Out here in Realworldia, we pvt sector Evul Kochporashun types search for “root cause” of issues in production and the like. Why? To ensure we actually FIX WHAT’S CAUSING PROBLEMS, and not just “fixing” symptoms.

      The growing “attacks” on state unions, the union pushback on “ZOMG but it’s a contract!” are all symptoms of the fundamental, root cause – promising “guaranteed” levels of returns that cannot be “guaranteed” to occur, and, in fact, probably will NOT occur.

      “Stop making the impossible-to-keep promises” is step one – THEN fix the problems with the existing bad agreements.

      Fucking shit that sounds too good to be true – how does it work?

      Oh – it doesn’t. Surprise!

  2. The insanity will end only when all government employees are moved to 401k’s (403b’s) instead of defined benefit pensions.

  3. I’m shocked that a group of people who can’t follow a simple election statute also suck at investing other people’s money. I know the election thing is more recent but this is just another episode in the continuing embarrassment that is my home state.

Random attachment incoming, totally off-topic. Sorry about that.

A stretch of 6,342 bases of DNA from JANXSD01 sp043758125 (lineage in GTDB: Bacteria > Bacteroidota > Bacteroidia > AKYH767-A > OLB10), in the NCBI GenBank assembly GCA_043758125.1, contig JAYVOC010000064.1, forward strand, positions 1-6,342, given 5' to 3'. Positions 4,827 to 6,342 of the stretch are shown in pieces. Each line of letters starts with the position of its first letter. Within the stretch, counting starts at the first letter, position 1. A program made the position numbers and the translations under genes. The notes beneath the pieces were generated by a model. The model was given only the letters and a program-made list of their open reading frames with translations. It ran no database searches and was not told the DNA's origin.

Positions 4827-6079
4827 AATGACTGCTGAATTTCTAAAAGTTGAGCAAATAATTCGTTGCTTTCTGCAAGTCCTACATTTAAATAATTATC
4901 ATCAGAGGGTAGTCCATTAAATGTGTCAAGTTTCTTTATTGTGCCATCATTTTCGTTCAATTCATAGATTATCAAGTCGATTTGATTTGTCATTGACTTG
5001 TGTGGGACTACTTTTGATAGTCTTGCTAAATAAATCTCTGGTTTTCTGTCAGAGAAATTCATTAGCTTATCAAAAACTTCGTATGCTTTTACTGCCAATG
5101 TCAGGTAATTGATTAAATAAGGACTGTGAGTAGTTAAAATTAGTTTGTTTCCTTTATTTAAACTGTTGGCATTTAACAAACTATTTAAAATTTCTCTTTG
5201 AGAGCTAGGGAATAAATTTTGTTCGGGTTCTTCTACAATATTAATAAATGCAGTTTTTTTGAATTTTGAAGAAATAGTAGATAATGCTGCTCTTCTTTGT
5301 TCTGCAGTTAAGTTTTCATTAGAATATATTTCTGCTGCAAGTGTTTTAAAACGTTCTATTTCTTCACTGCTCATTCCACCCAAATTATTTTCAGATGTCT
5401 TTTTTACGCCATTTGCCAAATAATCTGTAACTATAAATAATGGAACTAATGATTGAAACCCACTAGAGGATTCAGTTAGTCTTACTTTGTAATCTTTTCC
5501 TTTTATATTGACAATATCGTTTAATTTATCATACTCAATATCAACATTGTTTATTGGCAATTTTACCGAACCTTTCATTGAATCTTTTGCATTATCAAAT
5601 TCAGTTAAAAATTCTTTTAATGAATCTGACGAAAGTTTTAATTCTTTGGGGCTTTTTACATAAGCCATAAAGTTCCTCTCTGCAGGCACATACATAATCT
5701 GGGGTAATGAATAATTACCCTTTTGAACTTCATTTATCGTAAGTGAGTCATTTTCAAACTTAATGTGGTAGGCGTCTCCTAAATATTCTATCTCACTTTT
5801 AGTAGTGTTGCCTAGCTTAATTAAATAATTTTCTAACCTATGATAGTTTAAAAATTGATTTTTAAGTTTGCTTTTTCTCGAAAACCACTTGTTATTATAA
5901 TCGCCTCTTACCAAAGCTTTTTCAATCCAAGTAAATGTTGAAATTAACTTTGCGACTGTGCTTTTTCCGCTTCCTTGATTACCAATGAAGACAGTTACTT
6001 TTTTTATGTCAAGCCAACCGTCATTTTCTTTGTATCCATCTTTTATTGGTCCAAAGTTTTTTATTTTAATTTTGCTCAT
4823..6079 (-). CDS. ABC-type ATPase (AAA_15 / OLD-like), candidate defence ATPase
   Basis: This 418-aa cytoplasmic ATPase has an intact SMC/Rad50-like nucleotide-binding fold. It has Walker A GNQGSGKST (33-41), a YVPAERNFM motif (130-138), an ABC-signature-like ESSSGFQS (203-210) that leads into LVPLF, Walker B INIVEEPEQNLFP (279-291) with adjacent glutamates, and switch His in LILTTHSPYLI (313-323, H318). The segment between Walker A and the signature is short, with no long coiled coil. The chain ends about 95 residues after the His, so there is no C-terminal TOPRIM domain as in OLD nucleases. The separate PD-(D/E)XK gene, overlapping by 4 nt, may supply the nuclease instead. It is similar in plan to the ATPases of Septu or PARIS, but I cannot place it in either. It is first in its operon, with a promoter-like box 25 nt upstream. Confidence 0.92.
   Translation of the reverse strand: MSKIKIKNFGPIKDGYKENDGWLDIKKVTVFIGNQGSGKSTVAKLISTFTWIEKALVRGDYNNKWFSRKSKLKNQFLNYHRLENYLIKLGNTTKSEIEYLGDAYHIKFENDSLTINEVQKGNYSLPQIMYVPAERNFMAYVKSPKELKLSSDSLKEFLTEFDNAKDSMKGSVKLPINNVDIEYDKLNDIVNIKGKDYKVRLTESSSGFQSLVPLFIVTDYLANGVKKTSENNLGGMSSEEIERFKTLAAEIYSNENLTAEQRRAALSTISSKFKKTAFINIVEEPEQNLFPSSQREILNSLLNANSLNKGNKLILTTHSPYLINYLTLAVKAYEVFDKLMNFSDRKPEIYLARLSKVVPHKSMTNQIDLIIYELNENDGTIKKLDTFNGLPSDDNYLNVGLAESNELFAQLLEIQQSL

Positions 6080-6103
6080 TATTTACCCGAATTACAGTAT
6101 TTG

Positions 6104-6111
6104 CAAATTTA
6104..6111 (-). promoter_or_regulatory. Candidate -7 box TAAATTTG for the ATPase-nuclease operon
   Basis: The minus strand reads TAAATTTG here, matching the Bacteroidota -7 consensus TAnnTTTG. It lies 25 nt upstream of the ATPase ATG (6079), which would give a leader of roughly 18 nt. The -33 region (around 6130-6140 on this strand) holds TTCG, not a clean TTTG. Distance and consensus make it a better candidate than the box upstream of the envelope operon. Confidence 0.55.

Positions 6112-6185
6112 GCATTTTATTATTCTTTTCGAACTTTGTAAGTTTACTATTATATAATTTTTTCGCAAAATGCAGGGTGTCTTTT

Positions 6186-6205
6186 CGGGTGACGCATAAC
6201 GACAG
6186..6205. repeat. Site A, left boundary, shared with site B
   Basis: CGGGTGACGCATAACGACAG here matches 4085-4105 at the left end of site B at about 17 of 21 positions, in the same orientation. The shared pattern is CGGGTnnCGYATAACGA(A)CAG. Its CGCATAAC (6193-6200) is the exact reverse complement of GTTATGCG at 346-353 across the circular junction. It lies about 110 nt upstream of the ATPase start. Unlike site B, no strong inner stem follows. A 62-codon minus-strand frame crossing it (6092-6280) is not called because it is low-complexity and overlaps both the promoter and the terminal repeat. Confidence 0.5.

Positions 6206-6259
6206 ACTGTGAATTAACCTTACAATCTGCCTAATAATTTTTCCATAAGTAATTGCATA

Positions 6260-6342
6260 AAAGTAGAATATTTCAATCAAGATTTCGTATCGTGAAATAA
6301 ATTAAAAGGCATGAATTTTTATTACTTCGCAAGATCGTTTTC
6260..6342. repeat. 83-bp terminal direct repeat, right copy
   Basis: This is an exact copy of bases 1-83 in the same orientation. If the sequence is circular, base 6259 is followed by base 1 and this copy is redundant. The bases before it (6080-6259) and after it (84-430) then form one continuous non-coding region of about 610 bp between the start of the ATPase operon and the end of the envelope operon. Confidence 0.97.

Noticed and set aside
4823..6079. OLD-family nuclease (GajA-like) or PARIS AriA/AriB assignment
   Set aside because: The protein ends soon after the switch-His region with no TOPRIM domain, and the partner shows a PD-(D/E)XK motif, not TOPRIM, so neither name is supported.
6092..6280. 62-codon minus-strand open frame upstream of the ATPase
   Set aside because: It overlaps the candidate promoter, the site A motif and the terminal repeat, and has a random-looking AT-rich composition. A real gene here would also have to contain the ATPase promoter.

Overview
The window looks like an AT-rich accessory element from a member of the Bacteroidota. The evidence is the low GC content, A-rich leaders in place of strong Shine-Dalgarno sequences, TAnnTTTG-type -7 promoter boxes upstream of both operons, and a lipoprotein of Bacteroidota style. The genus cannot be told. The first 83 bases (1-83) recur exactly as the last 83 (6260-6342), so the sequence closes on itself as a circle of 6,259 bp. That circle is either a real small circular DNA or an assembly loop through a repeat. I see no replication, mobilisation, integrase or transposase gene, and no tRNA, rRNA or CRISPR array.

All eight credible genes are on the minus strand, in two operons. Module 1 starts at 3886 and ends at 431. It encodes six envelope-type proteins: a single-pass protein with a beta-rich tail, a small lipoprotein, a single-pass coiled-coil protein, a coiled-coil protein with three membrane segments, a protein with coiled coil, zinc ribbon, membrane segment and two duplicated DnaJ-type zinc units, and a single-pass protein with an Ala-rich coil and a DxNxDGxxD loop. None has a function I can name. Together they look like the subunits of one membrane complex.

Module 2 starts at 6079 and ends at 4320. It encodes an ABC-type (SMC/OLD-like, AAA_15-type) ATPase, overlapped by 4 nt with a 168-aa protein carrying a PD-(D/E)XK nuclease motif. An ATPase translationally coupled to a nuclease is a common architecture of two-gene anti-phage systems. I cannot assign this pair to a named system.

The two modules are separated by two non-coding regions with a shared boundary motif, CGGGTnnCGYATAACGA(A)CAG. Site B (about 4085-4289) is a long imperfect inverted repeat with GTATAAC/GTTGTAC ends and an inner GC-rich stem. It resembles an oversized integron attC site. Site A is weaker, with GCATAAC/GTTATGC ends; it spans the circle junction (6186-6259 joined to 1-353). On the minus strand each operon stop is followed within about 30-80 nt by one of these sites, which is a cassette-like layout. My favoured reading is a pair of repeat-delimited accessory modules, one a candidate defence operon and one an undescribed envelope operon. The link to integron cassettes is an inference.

4. I figure I’ll just work from home for $6714 a month like Betty or Jeremy do, so I don’t really need a pension.

    Either that or I’ll just heavily invest in opera glasses and typewriter cleaning supplies.

    1. FUS…

  5. I’m guessing the NYT narrative is that allowing the pubsec pension fund to invest in the icky and unregulated private market was their downfall?

  6. A fashionable critique of 401(k)s by leftists is that workers can’t be asked to manage their retirement funds or to bear market risks — they’ll choose stupid investments, get snookered into paying outrageous fees, and will lose money. Well, this article shows that public pensions are no different. The “smart money” pension managers are equally foolish, buying tech stocks at the height of the bubble, paying performance fees to managers for phantom gains that disappeared with the housing bust, etc. So the only difference between a public pension and a 401(k) is that the former permits the employee to have his hand in the voters’ pockets.